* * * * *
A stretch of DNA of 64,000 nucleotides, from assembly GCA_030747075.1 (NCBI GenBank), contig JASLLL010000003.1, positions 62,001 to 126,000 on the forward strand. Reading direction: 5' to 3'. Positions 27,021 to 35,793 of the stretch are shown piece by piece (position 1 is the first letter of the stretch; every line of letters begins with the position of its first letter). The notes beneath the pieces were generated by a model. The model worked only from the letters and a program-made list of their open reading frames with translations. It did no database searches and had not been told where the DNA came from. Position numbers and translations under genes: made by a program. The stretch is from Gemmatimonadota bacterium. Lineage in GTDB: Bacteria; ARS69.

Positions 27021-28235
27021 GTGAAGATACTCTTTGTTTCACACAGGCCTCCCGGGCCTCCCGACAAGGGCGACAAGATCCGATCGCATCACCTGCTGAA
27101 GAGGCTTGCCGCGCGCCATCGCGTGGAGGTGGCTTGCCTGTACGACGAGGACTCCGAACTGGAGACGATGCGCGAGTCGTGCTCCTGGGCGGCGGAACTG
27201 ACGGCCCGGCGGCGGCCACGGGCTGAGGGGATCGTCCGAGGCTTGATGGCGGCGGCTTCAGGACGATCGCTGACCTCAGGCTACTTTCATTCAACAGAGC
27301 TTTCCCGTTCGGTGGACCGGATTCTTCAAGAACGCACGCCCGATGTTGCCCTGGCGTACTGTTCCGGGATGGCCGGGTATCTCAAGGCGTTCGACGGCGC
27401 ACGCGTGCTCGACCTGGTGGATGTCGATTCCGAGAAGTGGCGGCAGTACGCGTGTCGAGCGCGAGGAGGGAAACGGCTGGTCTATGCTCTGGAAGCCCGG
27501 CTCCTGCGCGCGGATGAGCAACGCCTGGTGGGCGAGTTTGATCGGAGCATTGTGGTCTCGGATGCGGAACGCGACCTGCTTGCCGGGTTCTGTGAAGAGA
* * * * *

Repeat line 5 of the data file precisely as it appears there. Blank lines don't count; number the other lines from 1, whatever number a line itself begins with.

27201 ACGGCCCGGCGGCGGCCACGGGCTGAGGGGATCGTCCGAGGCTTGATGGCGGCGGCTTCAGGACGATCGCTGACCTCAGGCTACTTTCATTCAACAGAGC